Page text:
Building company Carillion Construction fined £200,000 for safety failings after rail worker struck by train

Lincoln Crown Court G120131-3
Lincoln Crown Court G120131-3

A construction company which “missed opportunities” to prevent a rail worker from acting in a safety role before he was killed by a passing train near Gainsborough has been fined £200,000.

Scott Dobson, 26, was leading a team of track side maintenance workers when he was struck by a train travelling between Gainsborough and Lincoln on December 4 2012.

Lincoln Crown Court heard Mr Dobson had strayed in to the six foot gap between the two lines while the work was being carried out near Saxilby. Mr Dobson should not have been acting as the controller of site safety as issues had been raised about two other incidents involving him in the two months before his death.

It had been recommended that Mr Dobson, who was self-employed, should not work in the safety critical role until investigations in to those two incidents had been completed.

Carillion Construction Ltd, which employed Mr Dobson on the job, admitted a single charge of failing to discharge a duty under the 1974 Health and Safety at Work Act.

Jonathan Ashley-Norman, prosecuting, told the court failings at Carillion were not the direct cause of Mr Dobson’s death but created the circumstances.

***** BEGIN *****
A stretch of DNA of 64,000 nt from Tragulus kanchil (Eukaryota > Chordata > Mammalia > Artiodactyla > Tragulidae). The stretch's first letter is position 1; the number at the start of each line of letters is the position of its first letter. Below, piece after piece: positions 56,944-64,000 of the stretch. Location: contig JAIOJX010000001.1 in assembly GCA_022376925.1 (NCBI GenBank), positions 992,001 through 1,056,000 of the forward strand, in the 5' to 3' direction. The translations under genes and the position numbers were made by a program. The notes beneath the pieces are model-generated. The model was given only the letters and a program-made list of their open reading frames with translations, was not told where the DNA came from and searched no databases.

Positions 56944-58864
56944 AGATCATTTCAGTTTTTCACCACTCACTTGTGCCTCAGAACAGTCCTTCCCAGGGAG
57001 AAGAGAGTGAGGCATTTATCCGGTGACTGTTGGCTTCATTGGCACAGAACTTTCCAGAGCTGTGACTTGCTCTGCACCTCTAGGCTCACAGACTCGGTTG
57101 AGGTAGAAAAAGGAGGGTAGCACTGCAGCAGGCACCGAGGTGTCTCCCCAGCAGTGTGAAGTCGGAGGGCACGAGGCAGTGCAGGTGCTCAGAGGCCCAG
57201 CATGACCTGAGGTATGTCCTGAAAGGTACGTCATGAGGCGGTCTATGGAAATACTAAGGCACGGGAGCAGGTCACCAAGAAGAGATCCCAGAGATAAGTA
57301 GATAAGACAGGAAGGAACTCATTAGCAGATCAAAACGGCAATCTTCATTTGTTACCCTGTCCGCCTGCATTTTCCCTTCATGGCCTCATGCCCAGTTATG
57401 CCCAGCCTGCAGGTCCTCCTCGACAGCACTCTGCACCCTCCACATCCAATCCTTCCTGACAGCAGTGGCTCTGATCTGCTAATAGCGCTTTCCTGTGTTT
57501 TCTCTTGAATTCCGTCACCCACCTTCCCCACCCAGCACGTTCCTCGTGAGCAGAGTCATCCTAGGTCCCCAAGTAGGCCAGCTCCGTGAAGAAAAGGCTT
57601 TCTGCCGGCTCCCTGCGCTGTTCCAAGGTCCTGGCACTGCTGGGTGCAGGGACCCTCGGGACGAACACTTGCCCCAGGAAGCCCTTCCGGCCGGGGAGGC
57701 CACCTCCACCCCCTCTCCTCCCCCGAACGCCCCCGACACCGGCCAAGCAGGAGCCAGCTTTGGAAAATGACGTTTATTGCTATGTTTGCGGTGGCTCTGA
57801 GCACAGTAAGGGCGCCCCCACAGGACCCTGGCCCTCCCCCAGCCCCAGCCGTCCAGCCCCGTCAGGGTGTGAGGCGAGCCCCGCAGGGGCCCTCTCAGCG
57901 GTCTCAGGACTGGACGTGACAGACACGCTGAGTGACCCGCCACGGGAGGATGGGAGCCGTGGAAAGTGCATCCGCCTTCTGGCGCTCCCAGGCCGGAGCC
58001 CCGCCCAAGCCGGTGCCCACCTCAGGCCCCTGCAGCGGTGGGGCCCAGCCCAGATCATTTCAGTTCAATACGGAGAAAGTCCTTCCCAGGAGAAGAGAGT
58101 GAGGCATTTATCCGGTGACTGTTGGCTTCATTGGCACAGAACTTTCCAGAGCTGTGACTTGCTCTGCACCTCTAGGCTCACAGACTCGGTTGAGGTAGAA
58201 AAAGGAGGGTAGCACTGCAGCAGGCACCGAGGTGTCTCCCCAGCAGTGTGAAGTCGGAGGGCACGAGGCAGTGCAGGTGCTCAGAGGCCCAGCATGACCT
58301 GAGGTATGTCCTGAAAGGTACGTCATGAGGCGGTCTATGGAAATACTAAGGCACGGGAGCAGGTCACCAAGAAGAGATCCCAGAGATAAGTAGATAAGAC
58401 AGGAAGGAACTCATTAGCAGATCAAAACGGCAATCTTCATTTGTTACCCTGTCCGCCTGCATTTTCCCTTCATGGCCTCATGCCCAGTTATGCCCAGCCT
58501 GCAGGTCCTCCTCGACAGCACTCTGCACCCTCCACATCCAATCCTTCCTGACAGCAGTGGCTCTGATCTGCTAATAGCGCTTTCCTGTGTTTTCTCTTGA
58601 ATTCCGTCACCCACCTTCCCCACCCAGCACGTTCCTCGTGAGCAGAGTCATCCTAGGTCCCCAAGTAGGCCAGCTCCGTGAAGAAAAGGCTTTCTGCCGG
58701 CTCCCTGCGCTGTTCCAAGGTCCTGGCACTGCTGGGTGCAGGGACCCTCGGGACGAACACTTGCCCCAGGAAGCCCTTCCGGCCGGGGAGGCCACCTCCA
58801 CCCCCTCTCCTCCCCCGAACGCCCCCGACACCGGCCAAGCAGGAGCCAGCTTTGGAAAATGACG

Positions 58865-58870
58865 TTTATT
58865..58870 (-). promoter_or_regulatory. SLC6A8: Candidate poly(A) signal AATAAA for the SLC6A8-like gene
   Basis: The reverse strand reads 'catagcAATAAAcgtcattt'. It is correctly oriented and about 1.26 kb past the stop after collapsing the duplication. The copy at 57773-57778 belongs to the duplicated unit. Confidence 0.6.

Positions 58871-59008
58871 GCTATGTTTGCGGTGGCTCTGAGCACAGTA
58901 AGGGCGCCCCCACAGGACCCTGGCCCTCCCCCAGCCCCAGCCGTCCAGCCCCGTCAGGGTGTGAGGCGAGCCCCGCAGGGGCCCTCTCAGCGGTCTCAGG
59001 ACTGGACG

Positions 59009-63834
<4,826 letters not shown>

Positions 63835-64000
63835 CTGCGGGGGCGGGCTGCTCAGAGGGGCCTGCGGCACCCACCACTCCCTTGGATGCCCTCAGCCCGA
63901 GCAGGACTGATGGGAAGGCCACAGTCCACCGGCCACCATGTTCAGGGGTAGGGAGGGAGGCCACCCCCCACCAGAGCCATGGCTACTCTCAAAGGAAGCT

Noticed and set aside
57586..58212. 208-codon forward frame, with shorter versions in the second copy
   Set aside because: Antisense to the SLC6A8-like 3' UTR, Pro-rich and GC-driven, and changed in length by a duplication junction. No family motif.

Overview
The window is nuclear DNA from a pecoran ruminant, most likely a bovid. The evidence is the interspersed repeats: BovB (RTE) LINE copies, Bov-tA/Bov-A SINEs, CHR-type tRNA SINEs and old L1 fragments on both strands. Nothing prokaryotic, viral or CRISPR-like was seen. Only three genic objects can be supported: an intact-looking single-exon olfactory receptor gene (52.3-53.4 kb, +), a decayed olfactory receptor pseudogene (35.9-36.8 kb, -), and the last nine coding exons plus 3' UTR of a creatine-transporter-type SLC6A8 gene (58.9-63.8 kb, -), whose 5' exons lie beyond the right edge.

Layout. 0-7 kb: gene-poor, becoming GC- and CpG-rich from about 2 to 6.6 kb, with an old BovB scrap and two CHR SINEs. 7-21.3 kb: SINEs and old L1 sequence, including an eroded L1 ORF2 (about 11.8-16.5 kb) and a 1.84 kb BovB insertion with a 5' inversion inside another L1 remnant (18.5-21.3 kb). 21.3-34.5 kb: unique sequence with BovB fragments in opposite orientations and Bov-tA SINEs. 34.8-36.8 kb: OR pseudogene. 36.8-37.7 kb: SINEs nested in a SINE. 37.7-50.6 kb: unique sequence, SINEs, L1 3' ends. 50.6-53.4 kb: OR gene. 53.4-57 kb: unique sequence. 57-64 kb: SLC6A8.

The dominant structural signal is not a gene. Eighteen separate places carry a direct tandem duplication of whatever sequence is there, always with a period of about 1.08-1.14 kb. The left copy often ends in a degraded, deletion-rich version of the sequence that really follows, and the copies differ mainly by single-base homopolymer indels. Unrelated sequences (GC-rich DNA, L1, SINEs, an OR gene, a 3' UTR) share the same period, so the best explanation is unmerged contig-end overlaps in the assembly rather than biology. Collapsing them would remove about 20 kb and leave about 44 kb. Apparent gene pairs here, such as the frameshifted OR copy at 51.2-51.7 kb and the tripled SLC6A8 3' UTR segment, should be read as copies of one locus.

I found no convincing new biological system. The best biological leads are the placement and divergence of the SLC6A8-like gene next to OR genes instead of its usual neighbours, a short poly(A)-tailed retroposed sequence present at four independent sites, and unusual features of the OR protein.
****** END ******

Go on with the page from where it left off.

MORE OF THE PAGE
Mr Ashley-Norman said: “Scott Dobson met his death whilst working on the railway. He was a controller of site safety, as its name suggests a safety critical role.

“He was leading a small team of track side operatives who were carrying out maintenance work on the track. Whilst looking out for their safety he neglected his own.

“Carillion accepts there were missed opportunities to prevent him working in a safety critical role.”

Gordon Menzies, mitigating for Carillion, offered an “unreserved apology” to Mr Dobson’s family and said the company had learned lessons from the incident.

Mr Menzies told the court Carillion had introduced measures to tighten procedures and had pleaded guilty at the first opportunity.

Passing sentence, Judge Simon Hirst said after reading a victim impact statement from Mr Dobson’s mother it was plain that he was he much loved and much missed.

“No words that I or any of the parties in this case will ever compensate the family of Scott Dobson for what happened on 4 December 2012.”